13. Bish OBE

    Bish OBE Member

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    And what makes you so convinced Britain would win. You seem to be blind to some events from History.

    Germany to had defensive lines. Fortress Erupoe and the West wall in particular. Both of this were far stronger than a lind of pill boxes with machine guns.

    As for pulling troops home from around the world, thats just laughable. Was this acctually started, no, not that i'm aware of. Do you have any understanding on what it what have taken to get all those troops, tanks and other things home. I'm in the army, i know what it takes to get just one armoured battalion out to Iraq. And your on about bringing the whole British army home, 60 years ago, with German U-Boats recking havoc in the sea around the island.

    And you also seemed to notice that the war was 3 years old before the British Army inflicted a defeat on the German Army, at El-Alemain.

    Yet in 1940, you have a British army with few weapons, and already badly beated, faceing the best army in the world, highly experianced, highly motivated, well equipped, deploying new methods of war. Once the German troops are ashore in strentgh, and thats the hardest part, whats to stop them.
     
  14. GRW

    GRW Pillboxologist WW2|ORG Editor

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    Dark,
    Last time I looked Scotland was still part of Britain, so no, she can't just be forgotten about. The Nazis weren't in the habit of only conquering half a country.
    There were stop lines -lines of fortifications- all over BRITAIN, not just England, but many of them were built AFTER Dunkirk. Have a look at this . I was involved in this as a site surveyor, and I still have to correct people who think there were no defences built north of London -ten years later.
    The British would have been fighting a Nazi invasion with half-finished defences which wouldn't have stopped the rain, let alone a Panzer Division. Remember too that many coastal artillery batteries in Britain were disarmed and abandoned at the end of WW1, resulting in the building of 'emergency' batteries in WW2. So there would have been precious little to stop an invasion getting ashore in the first place.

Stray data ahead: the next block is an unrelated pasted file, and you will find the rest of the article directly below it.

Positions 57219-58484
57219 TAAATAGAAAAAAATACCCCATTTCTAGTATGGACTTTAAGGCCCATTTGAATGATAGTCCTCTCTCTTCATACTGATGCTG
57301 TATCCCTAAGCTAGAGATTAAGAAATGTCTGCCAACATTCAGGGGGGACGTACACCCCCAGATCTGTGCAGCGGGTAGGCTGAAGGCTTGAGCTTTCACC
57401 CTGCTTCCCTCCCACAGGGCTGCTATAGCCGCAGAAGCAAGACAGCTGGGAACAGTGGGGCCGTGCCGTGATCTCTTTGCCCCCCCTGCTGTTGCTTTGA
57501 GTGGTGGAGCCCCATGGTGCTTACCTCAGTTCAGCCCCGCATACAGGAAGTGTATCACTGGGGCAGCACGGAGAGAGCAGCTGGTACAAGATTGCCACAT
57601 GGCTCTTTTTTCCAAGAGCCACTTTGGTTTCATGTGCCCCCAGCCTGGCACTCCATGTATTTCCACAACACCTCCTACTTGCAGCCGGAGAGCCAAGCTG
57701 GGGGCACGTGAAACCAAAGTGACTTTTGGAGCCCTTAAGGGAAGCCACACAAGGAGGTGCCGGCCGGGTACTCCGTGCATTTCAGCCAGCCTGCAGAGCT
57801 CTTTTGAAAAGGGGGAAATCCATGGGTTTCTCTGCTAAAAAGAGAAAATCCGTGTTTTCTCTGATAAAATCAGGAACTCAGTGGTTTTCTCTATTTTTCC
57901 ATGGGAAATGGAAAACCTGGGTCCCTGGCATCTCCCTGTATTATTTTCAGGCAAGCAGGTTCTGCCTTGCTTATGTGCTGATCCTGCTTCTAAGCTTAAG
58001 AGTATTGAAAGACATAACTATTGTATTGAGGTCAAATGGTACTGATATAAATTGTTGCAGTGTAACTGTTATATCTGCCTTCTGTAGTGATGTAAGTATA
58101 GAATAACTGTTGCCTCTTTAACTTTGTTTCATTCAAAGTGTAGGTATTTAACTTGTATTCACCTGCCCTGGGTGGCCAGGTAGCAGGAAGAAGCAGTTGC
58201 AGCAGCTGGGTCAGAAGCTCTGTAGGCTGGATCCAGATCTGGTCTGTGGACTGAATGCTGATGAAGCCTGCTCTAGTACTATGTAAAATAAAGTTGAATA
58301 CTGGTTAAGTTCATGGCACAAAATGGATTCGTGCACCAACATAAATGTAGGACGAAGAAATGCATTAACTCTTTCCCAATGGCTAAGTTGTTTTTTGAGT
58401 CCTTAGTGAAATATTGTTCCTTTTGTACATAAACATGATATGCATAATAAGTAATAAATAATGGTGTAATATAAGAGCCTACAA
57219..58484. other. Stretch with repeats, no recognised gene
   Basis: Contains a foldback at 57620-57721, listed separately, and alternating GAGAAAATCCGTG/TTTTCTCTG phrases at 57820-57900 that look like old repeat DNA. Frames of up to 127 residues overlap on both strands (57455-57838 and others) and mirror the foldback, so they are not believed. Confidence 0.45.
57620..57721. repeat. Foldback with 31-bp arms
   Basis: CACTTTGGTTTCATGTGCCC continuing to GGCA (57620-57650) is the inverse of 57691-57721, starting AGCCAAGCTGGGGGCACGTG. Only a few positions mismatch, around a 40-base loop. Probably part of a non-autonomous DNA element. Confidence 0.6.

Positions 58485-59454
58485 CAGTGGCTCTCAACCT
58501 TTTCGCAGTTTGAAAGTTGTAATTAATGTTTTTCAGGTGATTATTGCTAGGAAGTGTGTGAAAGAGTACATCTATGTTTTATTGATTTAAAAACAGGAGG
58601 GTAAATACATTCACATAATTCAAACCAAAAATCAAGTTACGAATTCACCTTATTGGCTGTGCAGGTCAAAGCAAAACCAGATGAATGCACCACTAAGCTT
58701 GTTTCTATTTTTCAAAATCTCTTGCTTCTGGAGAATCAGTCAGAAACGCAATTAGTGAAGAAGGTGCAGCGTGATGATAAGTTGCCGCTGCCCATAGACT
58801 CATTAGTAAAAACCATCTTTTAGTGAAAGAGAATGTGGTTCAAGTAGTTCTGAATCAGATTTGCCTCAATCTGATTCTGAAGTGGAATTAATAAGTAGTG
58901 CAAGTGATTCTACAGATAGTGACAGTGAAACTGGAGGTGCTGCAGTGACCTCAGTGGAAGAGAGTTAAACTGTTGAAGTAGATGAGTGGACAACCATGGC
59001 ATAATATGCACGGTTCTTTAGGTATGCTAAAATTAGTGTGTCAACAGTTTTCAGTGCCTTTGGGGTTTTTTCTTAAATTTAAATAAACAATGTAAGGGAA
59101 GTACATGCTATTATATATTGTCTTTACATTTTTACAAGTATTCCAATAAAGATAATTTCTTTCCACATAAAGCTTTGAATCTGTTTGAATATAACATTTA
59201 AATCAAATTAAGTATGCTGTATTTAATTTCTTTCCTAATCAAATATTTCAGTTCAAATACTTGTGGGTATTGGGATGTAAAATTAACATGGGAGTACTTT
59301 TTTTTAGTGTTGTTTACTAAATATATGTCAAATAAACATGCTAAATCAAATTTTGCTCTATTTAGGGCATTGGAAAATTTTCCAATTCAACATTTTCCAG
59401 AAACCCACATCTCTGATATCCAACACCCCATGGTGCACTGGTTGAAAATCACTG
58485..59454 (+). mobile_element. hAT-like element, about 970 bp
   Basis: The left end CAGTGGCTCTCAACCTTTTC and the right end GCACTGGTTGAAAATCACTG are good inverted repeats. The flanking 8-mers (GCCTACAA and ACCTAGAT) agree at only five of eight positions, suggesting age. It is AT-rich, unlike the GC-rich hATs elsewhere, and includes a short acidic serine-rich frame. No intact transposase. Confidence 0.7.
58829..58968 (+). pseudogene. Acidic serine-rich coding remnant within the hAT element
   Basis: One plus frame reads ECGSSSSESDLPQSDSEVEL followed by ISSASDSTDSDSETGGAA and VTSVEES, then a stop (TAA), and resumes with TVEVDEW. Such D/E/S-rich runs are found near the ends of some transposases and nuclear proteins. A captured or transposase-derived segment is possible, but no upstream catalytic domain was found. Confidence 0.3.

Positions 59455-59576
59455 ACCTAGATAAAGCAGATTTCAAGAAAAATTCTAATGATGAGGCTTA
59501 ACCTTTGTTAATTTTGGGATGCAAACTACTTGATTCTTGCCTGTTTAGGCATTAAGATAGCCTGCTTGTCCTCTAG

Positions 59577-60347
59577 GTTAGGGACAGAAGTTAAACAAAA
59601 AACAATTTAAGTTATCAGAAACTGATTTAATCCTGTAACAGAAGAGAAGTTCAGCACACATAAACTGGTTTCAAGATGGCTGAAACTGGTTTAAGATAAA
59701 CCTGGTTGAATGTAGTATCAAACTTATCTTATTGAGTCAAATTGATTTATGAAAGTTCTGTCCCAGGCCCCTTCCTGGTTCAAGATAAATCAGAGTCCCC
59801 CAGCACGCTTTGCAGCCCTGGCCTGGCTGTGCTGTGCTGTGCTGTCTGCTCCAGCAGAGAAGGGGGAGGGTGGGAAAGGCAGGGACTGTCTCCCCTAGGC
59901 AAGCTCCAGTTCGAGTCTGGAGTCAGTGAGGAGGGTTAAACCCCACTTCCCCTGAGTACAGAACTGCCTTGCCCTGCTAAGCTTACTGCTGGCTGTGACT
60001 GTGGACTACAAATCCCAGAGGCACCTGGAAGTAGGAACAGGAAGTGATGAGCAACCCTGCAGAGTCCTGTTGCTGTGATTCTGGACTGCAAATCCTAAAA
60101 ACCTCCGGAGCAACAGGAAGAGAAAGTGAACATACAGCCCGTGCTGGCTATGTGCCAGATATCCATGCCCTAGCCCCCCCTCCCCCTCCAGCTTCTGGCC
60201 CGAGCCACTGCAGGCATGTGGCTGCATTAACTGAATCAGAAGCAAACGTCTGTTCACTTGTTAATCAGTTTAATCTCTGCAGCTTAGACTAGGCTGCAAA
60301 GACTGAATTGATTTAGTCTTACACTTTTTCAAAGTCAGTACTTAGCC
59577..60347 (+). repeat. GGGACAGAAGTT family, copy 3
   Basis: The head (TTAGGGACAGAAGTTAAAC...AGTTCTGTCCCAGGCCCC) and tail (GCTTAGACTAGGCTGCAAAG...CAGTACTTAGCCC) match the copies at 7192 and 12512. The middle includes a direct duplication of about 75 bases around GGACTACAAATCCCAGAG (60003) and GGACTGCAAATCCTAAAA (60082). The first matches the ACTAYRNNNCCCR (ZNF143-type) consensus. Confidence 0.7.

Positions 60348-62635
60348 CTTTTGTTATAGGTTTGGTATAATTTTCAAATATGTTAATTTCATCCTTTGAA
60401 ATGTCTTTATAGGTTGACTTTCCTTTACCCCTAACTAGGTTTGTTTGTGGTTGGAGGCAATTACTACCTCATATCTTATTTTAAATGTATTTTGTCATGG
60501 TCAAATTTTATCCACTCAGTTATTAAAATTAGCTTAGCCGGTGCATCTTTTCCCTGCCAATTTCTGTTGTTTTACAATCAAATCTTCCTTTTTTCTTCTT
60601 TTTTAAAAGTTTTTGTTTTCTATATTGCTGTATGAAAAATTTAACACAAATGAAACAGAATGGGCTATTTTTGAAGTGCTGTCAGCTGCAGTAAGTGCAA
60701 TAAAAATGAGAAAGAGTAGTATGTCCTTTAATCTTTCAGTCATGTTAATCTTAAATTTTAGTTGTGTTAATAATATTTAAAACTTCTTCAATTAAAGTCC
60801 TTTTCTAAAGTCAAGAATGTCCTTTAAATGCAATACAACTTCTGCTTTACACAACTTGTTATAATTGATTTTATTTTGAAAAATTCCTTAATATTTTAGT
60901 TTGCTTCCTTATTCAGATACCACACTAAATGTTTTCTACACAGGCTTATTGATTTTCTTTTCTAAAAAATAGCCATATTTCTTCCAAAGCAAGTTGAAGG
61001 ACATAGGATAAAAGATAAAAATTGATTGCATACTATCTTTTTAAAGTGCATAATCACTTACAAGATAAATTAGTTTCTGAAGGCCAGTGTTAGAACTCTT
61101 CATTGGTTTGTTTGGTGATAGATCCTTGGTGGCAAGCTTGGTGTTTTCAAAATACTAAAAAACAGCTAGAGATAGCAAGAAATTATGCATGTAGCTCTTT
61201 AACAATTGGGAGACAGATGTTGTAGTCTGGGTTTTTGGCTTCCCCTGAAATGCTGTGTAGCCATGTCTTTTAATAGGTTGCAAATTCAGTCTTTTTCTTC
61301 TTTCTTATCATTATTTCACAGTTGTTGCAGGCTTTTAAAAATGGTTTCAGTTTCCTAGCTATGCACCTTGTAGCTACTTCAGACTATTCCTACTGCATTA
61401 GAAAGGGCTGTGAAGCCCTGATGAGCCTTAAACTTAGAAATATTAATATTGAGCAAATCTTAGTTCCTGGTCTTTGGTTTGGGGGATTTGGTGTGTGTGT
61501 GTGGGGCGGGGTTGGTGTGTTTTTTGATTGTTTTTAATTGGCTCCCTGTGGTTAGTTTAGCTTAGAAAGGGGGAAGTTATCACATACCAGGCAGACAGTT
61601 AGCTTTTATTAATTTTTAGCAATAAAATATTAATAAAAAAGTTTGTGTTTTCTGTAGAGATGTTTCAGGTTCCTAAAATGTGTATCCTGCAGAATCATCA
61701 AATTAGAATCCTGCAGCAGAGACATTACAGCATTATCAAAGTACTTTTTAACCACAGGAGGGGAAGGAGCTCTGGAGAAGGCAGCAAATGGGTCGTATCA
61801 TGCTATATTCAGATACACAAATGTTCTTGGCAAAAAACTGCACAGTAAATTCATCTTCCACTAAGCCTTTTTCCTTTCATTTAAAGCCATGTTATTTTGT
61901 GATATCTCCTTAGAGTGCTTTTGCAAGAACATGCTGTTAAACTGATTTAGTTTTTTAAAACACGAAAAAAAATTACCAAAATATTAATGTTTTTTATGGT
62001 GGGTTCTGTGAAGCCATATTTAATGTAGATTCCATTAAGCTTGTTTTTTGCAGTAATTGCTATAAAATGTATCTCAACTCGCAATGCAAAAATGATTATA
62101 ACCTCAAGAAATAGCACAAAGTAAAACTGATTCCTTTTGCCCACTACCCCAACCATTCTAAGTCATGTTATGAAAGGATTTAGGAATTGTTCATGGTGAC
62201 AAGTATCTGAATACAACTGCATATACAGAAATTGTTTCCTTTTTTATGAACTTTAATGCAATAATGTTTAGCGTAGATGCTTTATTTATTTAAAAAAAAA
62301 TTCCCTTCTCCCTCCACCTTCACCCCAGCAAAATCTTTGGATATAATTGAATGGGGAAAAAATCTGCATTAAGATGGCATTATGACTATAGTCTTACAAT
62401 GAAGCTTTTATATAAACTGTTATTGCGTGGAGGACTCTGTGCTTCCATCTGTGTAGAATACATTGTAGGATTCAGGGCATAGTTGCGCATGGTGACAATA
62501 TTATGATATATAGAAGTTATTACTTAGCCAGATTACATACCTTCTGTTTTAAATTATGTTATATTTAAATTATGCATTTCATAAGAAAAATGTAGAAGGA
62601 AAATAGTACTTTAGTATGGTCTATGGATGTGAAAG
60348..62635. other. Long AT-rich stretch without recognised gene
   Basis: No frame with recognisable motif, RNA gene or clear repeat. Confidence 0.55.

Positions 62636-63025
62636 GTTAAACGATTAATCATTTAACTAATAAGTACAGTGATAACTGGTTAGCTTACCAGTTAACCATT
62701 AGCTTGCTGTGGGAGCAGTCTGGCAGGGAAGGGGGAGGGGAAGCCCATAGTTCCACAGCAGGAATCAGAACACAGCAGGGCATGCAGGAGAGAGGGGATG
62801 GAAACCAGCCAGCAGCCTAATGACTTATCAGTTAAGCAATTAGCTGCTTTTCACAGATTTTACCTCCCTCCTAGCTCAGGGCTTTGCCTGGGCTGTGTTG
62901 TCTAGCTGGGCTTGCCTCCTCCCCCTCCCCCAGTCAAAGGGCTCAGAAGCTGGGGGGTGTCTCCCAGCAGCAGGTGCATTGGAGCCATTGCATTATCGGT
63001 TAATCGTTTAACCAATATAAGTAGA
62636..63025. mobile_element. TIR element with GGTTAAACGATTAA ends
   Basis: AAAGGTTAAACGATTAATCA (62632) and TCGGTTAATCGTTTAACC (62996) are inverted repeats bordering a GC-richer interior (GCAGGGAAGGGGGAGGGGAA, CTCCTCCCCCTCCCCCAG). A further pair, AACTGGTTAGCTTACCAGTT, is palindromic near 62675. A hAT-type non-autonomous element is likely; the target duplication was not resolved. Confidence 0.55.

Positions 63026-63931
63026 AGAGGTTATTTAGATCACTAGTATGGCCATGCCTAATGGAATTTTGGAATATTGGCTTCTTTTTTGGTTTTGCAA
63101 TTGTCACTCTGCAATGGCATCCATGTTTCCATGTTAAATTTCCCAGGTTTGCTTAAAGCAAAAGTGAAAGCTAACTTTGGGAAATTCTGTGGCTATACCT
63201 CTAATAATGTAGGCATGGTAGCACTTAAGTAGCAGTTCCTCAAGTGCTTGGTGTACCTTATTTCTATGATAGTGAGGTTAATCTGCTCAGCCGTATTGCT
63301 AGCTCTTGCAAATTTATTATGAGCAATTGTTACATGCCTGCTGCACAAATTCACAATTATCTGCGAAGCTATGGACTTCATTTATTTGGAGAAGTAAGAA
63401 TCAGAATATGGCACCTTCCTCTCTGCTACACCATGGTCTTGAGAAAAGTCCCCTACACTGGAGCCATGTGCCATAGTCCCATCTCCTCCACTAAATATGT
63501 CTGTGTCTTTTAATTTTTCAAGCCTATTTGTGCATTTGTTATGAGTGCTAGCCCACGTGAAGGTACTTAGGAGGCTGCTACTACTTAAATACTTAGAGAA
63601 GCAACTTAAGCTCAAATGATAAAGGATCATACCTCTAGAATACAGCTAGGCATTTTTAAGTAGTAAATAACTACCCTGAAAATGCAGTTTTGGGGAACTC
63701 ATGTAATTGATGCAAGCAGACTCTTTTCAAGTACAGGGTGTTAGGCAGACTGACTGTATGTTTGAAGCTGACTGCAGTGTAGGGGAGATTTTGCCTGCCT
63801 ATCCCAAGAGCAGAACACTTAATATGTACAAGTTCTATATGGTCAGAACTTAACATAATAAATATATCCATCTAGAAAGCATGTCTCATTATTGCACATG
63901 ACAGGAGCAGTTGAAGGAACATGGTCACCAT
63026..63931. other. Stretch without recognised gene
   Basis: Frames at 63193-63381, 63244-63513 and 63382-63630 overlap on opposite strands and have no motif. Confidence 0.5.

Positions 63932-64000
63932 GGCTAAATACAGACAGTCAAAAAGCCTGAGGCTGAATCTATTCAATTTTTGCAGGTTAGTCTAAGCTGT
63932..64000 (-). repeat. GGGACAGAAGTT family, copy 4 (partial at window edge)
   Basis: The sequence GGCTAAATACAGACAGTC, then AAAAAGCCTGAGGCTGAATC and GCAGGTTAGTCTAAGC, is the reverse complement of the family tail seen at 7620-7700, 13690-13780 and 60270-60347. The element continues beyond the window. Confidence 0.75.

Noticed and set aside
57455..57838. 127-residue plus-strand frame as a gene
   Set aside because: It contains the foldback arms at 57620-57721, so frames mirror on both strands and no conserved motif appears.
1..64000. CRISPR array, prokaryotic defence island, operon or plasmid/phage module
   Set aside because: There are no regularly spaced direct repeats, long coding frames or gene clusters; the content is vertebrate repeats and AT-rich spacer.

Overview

The only chance the British would have had would have been to stop the invasion dead on the beaches-extremely unlikely. After that, it would only have been a fight to the death for the British.
     
  15. Bish OBE

    Bish OBE Member

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    I just found this on Wikipdia. Though i ahven't been able to fined a link to cabinet documents. So it seems we may have have just thrown in the towel.


    A mass invasion by sea however, may not have been necessary. In British wartime cabinet documents released in 1998, it was revealed that after the failure of the British Expeditionary Force in France and its evacuation at Dunkirk, Winston Churchill had lost support in the cabinet and in Parliament. Had the Royal Air Force been defeated by the Luftwaffe, Churchill would have been replaced as Prime Minister by Foreign Secretary Lord Halifax, who was known to be in favour of peace negotiations with Germany rather than face a civilian bloodbath on British soil.
     
  16. FramerT

    FramerT Ace

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    The japs would'nt have minded Britain pulling her troops....less fighting for themselves.

    Just remember Dagger, the Germans had some 250,000plus troops at Stalingrad.
    No one came home til after the war.

    No supplies = no fighting.
    IMO, in this what-if;
    Hitler would/should do a seige[aka Lenningrad] instead of city fighting.Let the
    artillery, Stukas ,battleships,etc. do the work.
     
  17. stevie

    stevie Member